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'Dining in the Dark' raises awareness about challenges faced by people with vision loss

Hundreds of people took the journey into the world of vision loss, putting on blindfolds for a four-course meal.
Dining in the dark
Posted at 1:52 PM, Nov 04, 2022
and last updated 2022-11-04 13:52:16-04

MILWAUKEE — 'Dining in the Dark' is an annual fundraiser hosted by Vision Forward, an organization dedicated to enhancing the lives of visually impaired people.

The Wisconsin nonprofit provides services from skills training to adaptive sports for young people.

At this year's fundraiser, hundreds of people took the journey into the world of vision loss, putting on blindfolds for a four-course meal.

'Dining in the Dark' highlights challenges for people with vision loss

Dr. Tom Connor, an ophthalmologist with the Medical College of Wisconsin, is a regular at the event. His patients are many of the same people Vision Forward serves.

Despite dining in the dark before, Connor said he still finds there are challenges to the experience.

"Oh my gosh, it's a super tight mask. It's really, really dark," Connor said as he sat down to eat and put on his blindfold.

Dr. Tom Connor
Dr. Tom Connor

He and his wife invited several friends to the event who haven't had the Dining in the Dark experience. In the middle of their pre-dinner chat, many of their hands were slowly grazing the table in front of them, identifying the location of silverware and wine glasses. Connor kept his hands on his silverware while waiting for the first course.

"If I lose this, I'm lost," he said.

The meal was brought out by waiters who gave diners a heads up before placing a hot bowl in front of them. Again, diners' hands began exploring what was in front of them.

"It seems like soup, but it has a crust lid on it; nobody told me that. But we're finding out way through it," Connor said as he explored his first course. "My first two spoonfuls had hardly anything in it, but we're gonna keep going."

The chef behind the meal, Wisconsin Club Downtown executive chef Allen Novaltik, carefully crafted the menu.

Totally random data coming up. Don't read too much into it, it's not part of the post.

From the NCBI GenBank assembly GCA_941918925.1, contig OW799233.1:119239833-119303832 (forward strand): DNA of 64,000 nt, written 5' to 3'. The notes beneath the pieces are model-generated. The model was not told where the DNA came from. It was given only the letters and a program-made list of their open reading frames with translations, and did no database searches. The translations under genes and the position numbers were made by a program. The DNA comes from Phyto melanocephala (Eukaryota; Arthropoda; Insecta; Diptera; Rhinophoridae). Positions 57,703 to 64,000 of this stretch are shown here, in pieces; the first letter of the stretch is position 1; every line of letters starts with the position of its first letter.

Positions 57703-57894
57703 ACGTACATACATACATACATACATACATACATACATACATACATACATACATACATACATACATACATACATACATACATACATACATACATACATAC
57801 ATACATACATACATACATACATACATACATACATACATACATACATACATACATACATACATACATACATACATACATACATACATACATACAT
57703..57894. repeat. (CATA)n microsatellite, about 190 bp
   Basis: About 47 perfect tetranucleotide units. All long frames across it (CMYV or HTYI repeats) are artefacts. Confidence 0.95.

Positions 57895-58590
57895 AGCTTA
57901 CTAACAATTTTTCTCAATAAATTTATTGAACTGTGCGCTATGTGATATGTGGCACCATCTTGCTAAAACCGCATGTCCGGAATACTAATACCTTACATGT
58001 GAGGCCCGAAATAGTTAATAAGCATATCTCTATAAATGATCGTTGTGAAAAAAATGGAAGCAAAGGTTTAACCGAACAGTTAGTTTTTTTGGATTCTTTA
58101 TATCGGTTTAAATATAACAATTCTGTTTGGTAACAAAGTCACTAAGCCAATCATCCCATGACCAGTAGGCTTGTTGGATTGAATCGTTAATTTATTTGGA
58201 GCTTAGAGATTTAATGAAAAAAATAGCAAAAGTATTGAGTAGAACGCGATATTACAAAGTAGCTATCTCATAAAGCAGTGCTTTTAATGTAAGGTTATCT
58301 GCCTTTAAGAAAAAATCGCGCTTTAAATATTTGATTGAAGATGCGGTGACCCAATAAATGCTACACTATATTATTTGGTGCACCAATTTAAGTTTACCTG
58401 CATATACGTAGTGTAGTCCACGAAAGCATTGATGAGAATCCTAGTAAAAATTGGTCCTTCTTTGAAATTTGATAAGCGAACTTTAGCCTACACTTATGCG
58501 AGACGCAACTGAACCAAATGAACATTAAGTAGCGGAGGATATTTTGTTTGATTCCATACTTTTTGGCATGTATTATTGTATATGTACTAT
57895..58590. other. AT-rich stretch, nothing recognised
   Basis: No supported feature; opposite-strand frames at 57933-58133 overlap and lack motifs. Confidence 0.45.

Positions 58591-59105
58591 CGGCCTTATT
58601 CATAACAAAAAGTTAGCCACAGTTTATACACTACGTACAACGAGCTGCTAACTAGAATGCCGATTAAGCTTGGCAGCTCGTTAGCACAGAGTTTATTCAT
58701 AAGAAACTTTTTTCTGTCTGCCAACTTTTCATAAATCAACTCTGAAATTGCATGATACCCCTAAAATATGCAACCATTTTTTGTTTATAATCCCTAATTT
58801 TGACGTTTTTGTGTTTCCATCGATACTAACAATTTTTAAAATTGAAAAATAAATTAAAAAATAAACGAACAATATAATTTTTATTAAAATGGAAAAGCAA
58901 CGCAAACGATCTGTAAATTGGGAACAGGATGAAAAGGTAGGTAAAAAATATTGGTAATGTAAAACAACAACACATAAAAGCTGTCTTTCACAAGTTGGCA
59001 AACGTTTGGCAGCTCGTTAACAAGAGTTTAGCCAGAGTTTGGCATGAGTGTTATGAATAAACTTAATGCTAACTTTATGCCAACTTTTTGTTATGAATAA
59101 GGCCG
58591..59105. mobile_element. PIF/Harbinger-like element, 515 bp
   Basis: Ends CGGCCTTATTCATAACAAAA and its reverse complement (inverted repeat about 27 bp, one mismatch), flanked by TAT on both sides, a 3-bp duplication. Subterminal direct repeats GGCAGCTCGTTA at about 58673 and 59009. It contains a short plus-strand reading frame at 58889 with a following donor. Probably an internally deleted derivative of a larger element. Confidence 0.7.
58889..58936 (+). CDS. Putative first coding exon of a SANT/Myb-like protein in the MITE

"I became very, very aware that this has to be easy to eat, but it still has to have all of those flavors and textures that you would want in a regular dining experience," Novaltik said. "The idea is we want surprise."

Executive Chef Allen Novaltik
Executive Chef Allen Novaltik

That first course was a dome soup.

"Because the puff pastry is over the soup, they can't smell it at all. But when they break open the top with a spoon, there's essence of truffle and creme fraiche, so there will be this burst of smell for them," Novaltik said of the soup.

"It smells really good," Connor said as he began to dig in.

A guest at his table said, "It's kind of hard to find, to get my spoon to my mouth. I can totally smell it though."

Connor said the event is eye-opening for everyone involved.

"Being part of this experience lets you realize how much those folks have to deal with every day, even something as simple as eating a meal that we do all the time," Connor said. "It put things in perspective how much they've had to overcome and you respect their determination and the tools they use to get things accomplished every day."

Cory Ballard, the director of technology with Vision Forward, is one of the people who won't be taking a blindfold off at the end of the night. Ballard said he's been blind for about 35 years.

Cory Ballard
Cory Ballard

"[The event], it's not for individuals to get a complete understanding of what it's like to be living with vision loss, because only someone with vision loss can really understand what those challenges are that they face each day. But it starts to give the individual a little better (understanding), a little deeper understanding about what individuals face with visual impairment," Ballard said.

His hope for the annual event is that it raises awareness about what Vision Forward is doing in the community and teaches empathy to those who don't experience vision loss.

"I'd like people to understand that everybody needs some type of assistance," Ballard said. "Having that patience and being open to that experience and provide the assistance that each person needs can really make a life a lot easier."

This article was written by Sarah McGrew for WTMJ.